HomeLettersAttack on Denford Magora unwarranted

Attack on Denford Magora unwarranted

I WAS saddened to read an absolutely unwarranted attack on Denford Magora by one of your readers recently.


This attack on Magora epitomises the tragedy that has b

efallen our society. When the nation’s leading newspapers are reduced to platforms for the propagation of insults and mudslinging then we have a big problem as a nation.


When the nation’s best brains (as readers of the Zimbabwe Independent can be classified) stoop so low as to waste valuable space hurling insults at those who seek to find solutions to the problems bedevilling our beloved nation, then we lack one of the essential ingredients to a nation’s success – tolerance and encouragement of radical thinking.


The attack on Magora demonstrates that we still have to go beyond the level of the unenlightened era of people who crucified Jesus and those who persecuted Galileo for thinking outside the box of their time.


In my view, Magora is one of the few people whose contributions in the press are well thought out and seek to advance certain view points with reasoned arguments as opposed to playing to the gallery by merely engaging in Mugabe/Zanu PF-bashing.


Whether or not you agree with his views, you cannot help noticing that Magora has Zimbabwe in his mind and heart.


His arguments are meant to find solutions to the country’s problems. I expect those who disagree with him to put forward convincing counter-arguments to show us that indeed Magora is mistaken in his opinions.


But if the best those who disagree with him can do is to hurl insults at his person, ignoring or failing to counter his arguments, then the nation and Magora are left the poorer, for no useful dialogue can take place.


Instead of being a marketplace of competing ideas, newspapers are thus reduced to rallies where emotions, as opposed to reason, rule.


Those who resort to hurling insults are not very different from those who throw stones and visit physical and verbal violence on their opponents at rallies or some such places.


The moral blameworthiness is actually higher for those who hurl insults on opponents in newspapers because, as erudite citizens, they should know better.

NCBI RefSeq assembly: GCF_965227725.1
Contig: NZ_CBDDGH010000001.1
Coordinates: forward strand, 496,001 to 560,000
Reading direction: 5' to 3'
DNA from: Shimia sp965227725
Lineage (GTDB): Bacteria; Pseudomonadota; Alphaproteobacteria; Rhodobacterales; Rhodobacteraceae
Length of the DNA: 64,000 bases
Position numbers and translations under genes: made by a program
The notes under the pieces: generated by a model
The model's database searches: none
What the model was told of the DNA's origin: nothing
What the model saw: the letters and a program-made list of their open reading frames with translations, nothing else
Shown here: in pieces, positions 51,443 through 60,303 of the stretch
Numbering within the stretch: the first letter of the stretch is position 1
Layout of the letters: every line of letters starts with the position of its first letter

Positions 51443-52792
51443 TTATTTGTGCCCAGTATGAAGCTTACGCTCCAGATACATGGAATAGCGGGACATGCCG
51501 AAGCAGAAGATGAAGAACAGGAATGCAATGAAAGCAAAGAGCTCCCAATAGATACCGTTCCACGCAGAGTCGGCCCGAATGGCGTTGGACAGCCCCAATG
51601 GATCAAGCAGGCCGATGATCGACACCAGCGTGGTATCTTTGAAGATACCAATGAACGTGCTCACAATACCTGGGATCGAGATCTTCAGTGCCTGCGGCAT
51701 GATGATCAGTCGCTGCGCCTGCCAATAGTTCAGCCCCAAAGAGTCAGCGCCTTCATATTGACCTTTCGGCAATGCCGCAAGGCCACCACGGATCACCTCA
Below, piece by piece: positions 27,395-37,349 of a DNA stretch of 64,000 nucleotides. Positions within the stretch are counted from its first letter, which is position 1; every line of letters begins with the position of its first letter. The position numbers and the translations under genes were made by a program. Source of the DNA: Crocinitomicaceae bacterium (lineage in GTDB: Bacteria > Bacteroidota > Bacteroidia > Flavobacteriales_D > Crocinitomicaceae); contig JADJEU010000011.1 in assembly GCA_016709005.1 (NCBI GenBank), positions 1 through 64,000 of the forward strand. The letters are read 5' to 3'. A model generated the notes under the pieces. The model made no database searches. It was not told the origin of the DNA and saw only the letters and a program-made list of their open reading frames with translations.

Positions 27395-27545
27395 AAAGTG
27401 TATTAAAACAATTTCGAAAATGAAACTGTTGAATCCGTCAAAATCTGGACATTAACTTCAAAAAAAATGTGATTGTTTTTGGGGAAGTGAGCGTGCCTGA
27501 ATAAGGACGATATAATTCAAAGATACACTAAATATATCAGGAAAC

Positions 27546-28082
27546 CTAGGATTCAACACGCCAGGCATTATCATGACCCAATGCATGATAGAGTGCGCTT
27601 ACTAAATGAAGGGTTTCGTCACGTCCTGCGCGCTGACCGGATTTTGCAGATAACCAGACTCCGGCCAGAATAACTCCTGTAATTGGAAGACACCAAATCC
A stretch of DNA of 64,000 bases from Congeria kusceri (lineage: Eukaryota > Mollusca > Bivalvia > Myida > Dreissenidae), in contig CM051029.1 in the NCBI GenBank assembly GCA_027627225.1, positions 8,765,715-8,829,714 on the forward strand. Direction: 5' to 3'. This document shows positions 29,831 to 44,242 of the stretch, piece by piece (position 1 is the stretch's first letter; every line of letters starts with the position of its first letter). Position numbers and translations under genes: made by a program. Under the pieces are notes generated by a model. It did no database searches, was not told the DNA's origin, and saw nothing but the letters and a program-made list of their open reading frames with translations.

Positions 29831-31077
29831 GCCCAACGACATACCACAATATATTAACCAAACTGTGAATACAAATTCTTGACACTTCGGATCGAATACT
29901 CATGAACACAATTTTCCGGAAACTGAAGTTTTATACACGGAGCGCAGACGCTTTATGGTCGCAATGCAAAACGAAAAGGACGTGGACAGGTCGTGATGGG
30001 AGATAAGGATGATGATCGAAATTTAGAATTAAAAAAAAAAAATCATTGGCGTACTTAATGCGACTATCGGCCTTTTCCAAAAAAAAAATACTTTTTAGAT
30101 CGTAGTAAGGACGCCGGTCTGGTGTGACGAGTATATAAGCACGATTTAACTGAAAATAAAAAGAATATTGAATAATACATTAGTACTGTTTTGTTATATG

The learned and sophisticated citizens of this country should set an example to those of their brothers who, because of ignorance and lack of sophistication, still think that differences can only be solved through violence and that anybody who holds a different opinion is an enemy.


It is my humble submission that newspapers fail in their duty to provide leadership to the nation when editors in their “infinite wisdom” let their newspapers be reduced to platforms of shrill denunciation and verbal abuse of opponents.


With corruption rampant in our society and public services collapsing all over, citizens need to use the little space available to mobilise public opinion against such evils and suggest solutions to the plethora of problems facing our society, instead of abusing those who seek to do that.


We should as a nation discard the high school mentality where one’s ability to insult those in authority or opponents using high-sounding phrases is considered a sign of being clever.


I was listening to the George W Bush and John Kerry debate recently and was impressed by the maturity displayed by the two contestants and the audience.


There were no mean-spirited personal attacks but robust and reasoned attacks of their views.


I did not hear the equivalent of the hate-inspired reference to Mugabe, nor the snobbish reference to Joseph Chinotimba as a gap-toothed, uneducated goon.


Zimbabwe’s learned lot are not providing the leadership to society expected of them. They set a bad example, mimicking their unsophisticated counterparts who settle differences through physical violence by using verbal violence to settle scores.


Kudakwashe Marazanye,

Harare.

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